• Abraham Lincoln, speech in reply to Senator Stephen Douglas, Peoria, Illinois, October 16, 1854.—The Collected Works of Abraham Lincoln, ed. Roy P. Basler, vol. 2, p. 273 (1953). "This speech, together with one delivered twelve days before at Springfield, made Lincoln a power in national politics. He had had little to do with politics since the expiration of his term in Congress, but the repeal of the Missouri Compromise aroused him to instant action…. When closely studied the Peoria speech reveals germs of many of the powerful arguments elaborated by Lincoln later in his career."—The Complete Works of Abraham Lincoln, new and enl. ed., ed. John G. Nicolay and John Hay, vol. 2, p. 190, footnote (1905).

AUTHOR: Daniel O'Connell (1775–1847)

  • Nothing is politically right which is morally wrong.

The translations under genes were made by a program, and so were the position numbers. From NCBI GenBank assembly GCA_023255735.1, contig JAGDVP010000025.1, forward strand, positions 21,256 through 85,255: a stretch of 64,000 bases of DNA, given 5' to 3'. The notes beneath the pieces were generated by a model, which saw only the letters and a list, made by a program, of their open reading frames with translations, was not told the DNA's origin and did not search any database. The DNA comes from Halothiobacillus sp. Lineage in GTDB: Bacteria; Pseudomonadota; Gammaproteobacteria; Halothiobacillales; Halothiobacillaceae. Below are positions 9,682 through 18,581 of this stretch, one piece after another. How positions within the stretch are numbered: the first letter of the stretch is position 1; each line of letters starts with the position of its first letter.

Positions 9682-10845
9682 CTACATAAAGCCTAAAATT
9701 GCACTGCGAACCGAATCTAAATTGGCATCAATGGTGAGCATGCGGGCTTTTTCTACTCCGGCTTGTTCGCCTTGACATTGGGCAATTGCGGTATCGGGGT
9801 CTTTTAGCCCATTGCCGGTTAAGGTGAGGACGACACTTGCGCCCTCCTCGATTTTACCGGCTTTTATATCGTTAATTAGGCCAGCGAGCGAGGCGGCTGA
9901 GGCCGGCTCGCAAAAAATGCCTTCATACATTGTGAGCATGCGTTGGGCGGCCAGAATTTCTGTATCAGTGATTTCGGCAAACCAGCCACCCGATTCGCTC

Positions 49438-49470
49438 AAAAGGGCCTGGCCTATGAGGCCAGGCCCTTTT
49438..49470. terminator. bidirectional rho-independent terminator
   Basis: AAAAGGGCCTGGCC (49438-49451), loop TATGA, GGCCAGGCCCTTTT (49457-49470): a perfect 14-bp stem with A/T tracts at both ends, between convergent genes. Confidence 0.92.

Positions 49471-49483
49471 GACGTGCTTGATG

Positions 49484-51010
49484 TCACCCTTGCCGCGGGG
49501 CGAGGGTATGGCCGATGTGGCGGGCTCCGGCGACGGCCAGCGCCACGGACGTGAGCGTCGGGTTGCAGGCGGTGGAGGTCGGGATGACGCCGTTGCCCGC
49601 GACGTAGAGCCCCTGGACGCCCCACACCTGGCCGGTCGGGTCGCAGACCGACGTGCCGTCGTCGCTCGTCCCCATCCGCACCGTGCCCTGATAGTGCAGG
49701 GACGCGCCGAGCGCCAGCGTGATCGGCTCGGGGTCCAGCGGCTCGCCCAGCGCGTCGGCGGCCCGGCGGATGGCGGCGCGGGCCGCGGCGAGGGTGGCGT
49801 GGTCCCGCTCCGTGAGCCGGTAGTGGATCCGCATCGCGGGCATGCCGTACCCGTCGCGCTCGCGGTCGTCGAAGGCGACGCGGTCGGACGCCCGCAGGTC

• Attributed to DANIEL O'CONNELL.—Wendell Phillips, speech on the 100th anniversary of O'Connell's birth, August 6, 1875, Speeches, Lectures, and Letters, 2d series, p. 398 (1891). Reported as unverified in Respectfully Quoted: A Dictionary of Quotations (1989).

AUTHOR: Carl Schurz (1829–1906)

  • The Senator from Wisconsin cannot frighten me by exclaiming, "My country, right or wrong." In one sense I say so too. My country; and my country is the great American Republic. My country, right or wrong; if right, to be kept right; and if wrong, to be set right.